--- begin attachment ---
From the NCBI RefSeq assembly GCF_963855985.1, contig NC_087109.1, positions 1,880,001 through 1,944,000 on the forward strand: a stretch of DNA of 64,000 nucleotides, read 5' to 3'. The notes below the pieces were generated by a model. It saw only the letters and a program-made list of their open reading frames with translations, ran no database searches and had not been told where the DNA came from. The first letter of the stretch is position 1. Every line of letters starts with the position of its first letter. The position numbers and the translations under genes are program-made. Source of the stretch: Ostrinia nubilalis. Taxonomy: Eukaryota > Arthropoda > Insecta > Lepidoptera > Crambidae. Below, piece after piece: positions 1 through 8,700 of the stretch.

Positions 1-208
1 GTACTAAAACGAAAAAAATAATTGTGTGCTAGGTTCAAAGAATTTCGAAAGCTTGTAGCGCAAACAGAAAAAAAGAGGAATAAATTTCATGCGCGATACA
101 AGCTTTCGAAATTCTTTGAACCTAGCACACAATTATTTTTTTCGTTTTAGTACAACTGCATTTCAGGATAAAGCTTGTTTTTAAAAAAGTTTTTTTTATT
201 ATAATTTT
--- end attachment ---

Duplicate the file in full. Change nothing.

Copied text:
From the NCBI RefSeq assembly GCF_963855985.1, contig NC_087109.1, positions 1,880,001 through 1,944,000 on the forward strand: a stretch of DNA of 64,000 nucleotides, read 5' to 3'. The notes below the pieces were generated by a model. It saw only the letters and a program-made list of their open reading frames with translations, ran no database searches and had not been told where the DNA came from. The first letter of the stretch is position 1. Every line of letters starts with the position of its first letter. The position numbers and the translations under genes are program-made. Source of the stretch: Ostrinia nubilalis. Taxonomy: Eukaryota > Arthropoda > Insecta > Lepidoptera > Crambidae. Below, piece after piece: positions 1 through 8,700 of the stretch.

Positions 1-208
1 GTACTAAAACGAAAAAAATAATTGTGTGCTAGGTTCAAAGAATTTCGAAAGCTTGTAGCGCAAACAGAAAAAAAGAGGAATAAATTTCATGCGCGATACA
101 AGCTTTCGAAATTCTTTGAACCTAGCACACAATTATTTTTTTCGTTTTAGTACAACTGCATTTCAGGATAAAGCTTGTTTTTAAAAAAGTTTTTTTTATT
201 ATAATTTT